A rite or form of worship connected with certain fertility cults. It is first attested historically for ancient Babylonia, where it appears in a fully developed form in the Code of Hammurabi and is assumed as a traditional institution in the Epic of Gilgamesh. The practice is to be explained as an act of acknowledgment for the blessings of fertility to the great Mother Goddess or Goddess of Love and as an expression of a desire for their continuance. It is necessary to distinguish two forms of sacred prostitution. Every Babylonian woman was expected before marriage to serve at least once as a prostitute in a temple. After fulfilling this obligation, she was free to return home and was held in esteem for having offered her virginity to the goddess. The more typical prostitutes were the hierodules who engaged more or less permanently in their profession within the temple precincts and whose earnings were a source of temple revenue. However, their service was regarded as an essential part of the cult.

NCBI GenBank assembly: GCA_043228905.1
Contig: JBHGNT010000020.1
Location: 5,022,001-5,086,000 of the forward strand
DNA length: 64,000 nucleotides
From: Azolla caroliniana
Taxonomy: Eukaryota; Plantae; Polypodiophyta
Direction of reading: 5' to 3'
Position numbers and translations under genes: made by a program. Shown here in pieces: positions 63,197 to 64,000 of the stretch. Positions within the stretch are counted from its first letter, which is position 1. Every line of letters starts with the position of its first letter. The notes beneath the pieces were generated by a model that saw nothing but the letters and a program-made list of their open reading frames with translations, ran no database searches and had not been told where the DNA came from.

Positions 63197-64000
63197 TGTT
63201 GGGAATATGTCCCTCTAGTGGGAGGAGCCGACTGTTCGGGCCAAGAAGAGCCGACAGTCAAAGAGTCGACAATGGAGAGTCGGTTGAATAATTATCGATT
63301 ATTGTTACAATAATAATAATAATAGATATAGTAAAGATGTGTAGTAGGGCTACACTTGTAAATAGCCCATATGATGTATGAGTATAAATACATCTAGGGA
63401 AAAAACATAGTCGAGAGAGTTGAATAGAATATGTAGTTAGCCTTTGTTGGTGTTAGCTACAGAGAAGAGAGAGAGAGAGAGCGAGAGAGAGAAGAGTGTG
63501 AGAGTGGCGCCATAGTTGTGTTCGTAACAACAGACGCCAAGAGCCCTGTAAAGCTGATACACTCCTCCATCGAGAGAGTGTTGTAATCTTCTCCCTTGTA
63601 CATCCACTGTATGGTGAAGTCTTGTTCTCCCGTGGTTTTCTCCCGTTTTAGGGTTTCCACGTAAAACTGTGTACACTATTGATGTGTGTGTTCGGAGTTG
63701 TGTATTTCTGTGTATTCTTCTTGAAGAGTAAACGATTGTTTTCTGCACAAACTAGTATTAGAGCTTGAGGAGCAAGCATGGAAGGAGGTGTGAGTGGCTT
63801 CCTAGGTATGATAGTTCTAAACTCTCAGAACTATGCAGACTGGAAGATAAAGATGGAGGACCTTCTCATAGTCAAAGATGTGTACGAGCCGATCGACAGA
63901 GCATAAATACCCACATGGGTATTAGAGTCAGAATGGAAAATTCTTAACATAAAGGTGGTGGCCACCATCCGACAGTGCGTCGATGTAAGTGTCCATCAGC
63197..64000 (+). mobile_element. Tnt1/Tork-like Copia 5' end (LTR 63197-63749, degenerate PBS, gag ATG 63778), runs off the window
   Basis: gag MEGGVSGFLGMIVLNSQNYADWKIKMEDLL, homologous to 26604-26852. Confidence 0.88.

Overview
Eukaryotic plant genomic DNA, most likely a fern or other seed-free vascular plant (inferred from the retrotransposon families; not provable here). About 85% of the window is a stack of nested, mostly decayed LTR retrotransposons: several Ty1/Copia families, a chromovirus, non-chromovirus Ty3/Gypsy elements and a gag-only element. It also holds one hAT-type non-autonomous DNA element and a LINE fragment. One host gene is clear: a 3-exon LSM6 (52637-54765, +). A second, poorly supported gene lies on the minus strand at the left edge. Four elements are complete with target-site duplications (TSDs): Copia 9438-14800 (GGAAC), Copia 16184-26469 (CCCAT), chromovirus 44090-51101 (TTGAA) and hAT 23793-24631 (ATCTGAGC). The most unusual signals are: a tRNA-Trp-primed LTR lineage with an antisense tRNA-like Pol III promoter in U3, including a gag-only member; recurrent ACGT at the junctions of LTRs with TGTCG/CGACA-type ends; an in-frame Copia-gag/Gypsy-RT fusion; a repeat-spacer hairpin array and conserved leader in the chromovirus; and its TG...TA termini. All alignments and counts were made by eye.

Imitative magic was combined with religion in this fertility cult and was evident especially in the annual sacred marriage between the king or high priest and a priestess. The priestess, however, should not be identified with the ordinary hierodules; she had a special status. This marriage was intended to symbolize in a realistic way, and to guarantee, the reawakening of the great cosmic forces of nature and their promotion of fertility in plants, animals, and men.
Sacred prostitution had a wide distribution in the area influenced by Babylonian civilization, in Canaanite religion, in Egyptian religion, in the cult of the Great Mother of Asia Minor, and in the cult of Aphrodite at Corinth. Male prostitution of this kind is also found, but to a rather limited degree. There is a survival of sacred prostitution connected with certain temples in modern India.
Bibliography: b. thum, Lexikon für Theologie und Kirche, ed. j. hofer and k. rahner (Freiberg 1957–65) 3:1041–42. w. von soden, Die Religion in Geschichte und Gegenwart (Tübingen 1957–65) 5:642–643. d. g. hogarth and g. a. barton, Encyclopedia of Religion and Ethics, ed. j. hastings (Edinburgh 1908–27) 6:672–676. w. j. woohdouse and w. crooke, ibid. 10: 404–408.
[m. r. p. mcguire]